Here’s a pertinent question for taxpayers who work in the private sector or run small businesses: why should a hefty slice of their incomes be going to fund gilt-edged 15.4 per cent superannuation contributions for public servants and politicians? Such rates are 62 per cent above the 9.5 per cent paid in the real world, where wages and super are funded from profits created by productive output. Higher public sector wages and conditions, in contrast, are funded by taxpayers or by increasing public borrowings.
At a time when federal government debt has soared to 19 per cent of GDP (steadily rising from zero at the end of the Howard era in 2007), businessman Tony Shepherd, who oversaw the Abbott government’s commission of audit in 2013, has raised a significant issue, calling for a review of federal public servants’ superannuation entitlements. The matter was not canvassed in Mr Shepherd’s audit. But the anomaly should be removed, saving taxpayers about $1.6 billion a year, as Adam Creighton writes today.
Many university employees do even better, with super entitlements of 17 per cent. Judges, too, enjoy an overly generous retirement benefit of 60 per cent of salary after 10 years’ service. NSW, the national leader in public sector reform, is looking to lift the retirement age of judges from 72 to 75 and tighten access to the judicial pension, to keep skilled judges at work longer and deliver savings. Other states should follow suit. Mustering the courage to cut politicians’ entitlements is a big ask for any political leader. And there is an argument for improving prime ministerial and ministerial salaries to levels commensurate with the responsibilities those offices entail. But that is no justification for politicians enjoying superannuation benefits so out of kilter with the community.
At least most politicians work long hours, as Bernard Salt writes in Inquirer today. Many bureaucrats, however, belong to what Salt calls the “rich lifestylers’’ category, working less than the average 44 hours a week while earning above-average incomes. Theirs is “a world of six-figure salaries and of jobs that start and finish every day”, he writes. “Compare this lot with livestock farmers, whose job never ends and whose income is perhaps a third of the six-figure set.’’ In the public sector, these “undisputed winners in the effort-remuneration stakes fly just below the radar’’, their skills and expertise “remunerated from the deep and protected resources of public funding’’.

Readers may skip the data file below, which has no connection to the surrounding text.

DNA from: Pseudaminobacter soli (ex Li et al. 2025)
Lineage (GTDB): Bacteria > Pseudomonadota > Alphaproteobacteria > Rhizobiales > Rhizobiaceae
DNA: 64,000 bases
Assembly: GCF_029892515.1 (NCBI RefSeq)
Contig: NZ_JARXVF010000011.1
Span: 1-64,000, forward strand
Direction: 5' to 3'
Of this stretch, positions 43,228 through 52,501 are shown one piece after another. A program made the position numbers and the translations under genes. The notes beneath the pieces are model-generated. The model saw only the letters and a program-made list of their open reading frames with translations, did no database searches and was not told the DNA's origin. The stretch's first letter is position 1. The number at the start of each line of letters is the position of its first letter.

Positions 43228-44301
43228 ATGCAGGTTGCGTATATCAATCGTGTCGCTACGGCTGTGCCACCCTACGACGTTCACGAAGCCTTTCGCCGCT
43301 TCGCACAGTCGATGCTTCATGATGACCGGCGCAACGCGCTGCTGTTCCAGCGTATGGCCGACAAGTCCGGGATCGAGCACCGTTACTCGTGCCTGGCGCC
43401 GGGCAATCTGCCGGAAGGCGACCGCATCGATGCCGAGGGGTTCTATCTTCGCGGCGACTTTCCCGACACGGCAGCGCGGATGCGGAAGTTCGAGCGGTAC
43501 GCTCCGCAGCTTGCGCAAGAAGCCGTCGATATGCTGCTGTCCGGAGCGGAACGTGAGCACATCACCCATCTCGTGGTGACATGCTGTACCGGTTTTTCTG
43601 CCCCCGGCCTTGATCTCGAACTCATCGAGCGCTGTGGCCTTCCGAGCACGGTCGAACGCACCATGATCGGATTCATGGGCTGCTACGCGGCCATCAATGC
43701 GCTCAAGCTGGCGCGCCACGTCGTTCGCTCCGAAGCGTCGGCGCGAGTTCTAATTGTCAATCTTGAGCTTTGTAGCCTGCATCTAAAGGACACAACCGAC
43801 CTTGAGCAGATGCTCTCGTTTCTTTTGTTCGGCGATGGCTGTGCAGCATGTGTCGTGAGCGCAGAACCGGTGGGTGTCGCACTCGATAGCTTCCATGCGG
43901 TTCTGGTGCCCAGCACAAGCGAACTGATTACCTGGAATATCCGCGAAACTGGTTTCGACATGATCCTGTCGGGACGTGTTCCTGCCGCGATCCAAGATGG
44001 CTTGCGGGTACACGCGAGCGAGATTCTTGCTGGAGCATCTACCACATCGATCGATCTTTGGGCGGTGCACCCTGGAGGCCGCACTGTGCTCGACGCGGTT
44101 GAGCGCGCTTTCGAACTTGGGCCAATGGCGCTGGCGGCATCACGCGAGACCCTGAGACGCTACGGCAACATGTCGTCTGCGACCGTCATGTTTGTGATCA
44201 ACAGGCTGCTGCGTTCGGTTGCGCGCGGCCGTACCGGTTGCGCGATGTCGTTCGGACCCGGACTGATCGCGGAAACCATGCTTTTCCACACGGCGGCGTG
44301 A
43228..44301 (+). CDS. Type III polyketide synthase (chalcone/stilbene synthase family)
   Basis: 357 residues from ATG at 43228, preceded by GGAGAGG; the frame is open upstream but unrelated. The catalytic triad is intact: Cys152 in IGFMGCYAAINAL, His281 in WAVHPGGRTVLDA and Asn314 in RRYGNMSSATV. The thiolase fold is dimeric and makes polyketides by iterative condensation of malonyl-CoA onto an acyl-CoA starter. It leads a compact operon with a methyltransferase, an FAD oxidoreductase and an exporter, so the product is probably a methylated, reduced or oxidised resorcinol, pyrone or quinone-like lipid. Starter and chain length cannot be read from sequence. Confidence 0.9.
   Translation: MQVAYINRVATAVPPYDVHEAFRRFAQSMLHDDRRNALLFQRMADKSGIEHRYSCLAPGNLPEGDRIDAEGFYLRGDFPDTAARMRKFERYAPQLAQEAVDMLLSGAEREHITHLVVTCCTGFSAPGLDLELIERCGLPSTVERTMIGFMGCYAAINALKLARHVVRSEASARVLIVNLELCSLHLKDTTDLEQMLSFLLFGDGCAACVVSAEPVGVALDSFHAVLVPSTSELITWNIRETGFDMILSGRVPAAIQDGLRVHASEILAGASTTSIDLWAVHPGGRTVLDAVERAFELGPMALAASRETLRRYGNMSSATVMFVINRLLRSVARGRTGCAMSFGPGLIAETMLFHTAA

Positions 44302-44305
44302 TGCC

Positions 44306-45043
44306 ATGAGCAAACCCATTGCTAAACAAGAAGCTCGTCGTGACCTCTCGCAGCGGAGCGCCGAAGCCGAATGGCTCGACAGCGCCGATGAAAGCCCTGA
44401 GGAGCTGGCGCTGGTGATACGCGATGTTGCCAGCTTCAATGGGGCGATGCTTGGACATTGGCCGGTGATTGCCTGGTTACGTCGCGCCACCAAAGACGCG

Community and Public Sector Union secretary Nadine Flood, predictably, found the suggestion that her members’ super rate be cut “revolting’’. Hard-pressed labourers and shop assistants would also find paying for such largesse for public servants just as revolting. There is no logical reason why the government — acting in the interests of the nation rather than one cosseted section of the workforce — should not initiate reform. Lifting all workers’ super to the same level as that of public servants would be impractical and unaffordable in the short to medium term.
In bygone eras, public sector job security and generous retirement benefits were seen as compensation for the fact many of them were less well paid than private sector employees. That is no longer the case. Generous bargaining agreements and runaway growth in the number of executive and senior executive positions on the highest pay grades have reversed the picture. Since 2013, public sector wages have grown faster than private sector wages, and the gap is widening. In 2017, public sector workers earned $92,000 a year on average, compared with $82,900 for those in the private sector. In 2016, mid-level federal public service managers were paid $169,918.
In December last year, Institute of Public Affairs researcher Aaron Lane wrote a paper showing 26.2 per cent of federal public servants held executive level classifications, up from 19.4 per cent in 2002. It is no surprise that the income profile of working Australians shows public servants are heavily over-represented in upper-middle to high income brackets. Fourteen per cent of public servants earn between $104,000 and $156,000 a year, compared with just 8 per cent of private sector workers.
The Coalition has cut the number of commonwealth employees to 239,800 from a peak of about 250,000 during the Rudd-Gillard era. That reduction, however, has not cut overall wages costs. Labor states have increased public service numbers as well as wages, a trend that must be discouraged. A large public sector is a sign of a high regulatory burden and overlap between federal and state governments.
These days, public sector wage levels make a mockery of the need for such a generous superannuation scheme. Reform is essential to assist with budget repair, especially in view of economic pressures created by an ageing population. Even more fundamentally, making workers who receive 9.5 per cent super stump up for 15.4 per cent super for bureaucrats offends the Australian understanding of a fair go.
By The Australian
14 April 2018